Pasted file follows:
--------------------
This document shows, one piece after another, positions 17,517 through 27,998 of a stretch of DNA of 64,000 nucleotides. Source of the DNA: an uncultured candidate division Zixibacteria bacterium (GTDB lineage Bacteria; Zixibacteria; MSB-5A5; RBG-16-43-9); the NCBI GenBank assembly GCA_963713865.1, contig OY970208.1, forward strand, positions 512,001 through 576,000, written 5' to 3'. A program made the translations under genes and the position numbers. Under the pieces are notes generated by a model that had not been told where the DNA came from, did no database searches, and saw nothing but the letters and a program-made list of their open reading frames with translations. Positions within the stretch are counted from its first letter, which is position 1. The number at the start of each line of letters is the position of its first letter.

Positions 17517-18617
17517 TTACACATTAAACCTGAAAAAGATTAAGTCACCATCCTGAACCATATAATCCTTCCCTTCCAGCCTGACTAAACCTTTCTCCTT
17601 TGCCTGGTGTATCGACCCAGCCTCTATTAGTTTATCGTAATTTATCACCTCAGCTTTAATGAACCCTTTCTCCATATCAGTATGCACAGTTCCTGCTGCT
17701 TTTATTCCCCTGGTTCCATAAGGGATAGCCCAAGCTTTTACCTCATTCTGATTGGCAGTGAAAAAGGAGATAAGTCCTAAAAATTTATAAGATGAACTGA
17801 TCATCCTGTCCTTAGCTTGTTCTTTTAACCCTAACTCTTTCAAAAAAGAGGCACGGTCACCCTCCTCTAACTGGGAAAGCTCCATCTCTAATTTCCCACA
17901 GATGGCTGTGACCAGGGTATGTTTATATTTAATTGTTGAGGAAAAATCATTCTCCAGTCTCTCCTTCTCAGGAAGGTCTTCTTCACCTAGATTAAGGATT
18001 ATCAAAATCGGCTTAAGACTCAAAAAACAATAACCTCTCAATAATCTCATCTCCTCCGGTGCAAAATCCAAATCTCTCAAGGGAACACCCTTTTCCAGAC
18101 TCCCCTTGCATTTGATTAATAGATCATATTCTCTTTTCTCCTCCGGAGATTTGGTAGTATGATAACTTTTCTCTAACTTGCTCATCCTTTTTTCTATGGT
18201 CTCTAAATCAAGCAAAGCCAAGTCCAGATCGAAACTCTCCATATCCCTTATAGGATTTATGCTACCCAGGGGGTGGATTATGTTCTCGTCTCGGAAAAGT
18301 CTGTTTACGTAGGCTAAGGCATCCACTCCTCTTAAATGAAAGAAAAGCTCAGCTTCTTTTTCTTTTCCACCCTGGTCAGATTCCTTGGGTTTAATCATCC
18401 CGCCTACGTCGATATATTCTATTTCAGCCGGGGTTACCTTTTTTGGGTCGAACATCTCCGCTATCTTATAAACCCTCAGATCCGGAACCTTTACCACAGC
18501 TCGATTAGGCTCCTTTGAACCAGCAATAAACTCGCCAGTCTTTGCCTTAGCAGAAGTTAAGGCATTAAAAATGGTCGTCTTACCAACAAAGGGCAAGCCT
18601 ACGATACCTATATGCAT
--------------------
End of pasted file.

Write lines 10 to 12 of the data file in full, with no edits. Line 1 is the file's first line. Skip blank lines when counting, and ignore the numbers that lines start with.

18201 CTCTAAATCAAGCAAAGCCAAGTCCAGATCGAAACTCTCCATATCCCTTATAGGATTTATGCTACCCAGGGGGTGGATTATGTTCTCGTCTCGGAAAAGT
18301 CTGTTTACGTAGGCTAAGGCATCCACTCCTCTTAAATGAAAGAAAAGCTCAGCTTCTTTTTCTTTTCCACCCTGGTCAGATTCCTTGGGTTTAATCATCC
18401 CGCCTACGTCGATATATTCTATTTCAGCCGGGGTTACCTTTTTTGGGTCGAACATCTCCGCTATCTTATAAACCCTCAGATCCGGAACCTTTACCACAGC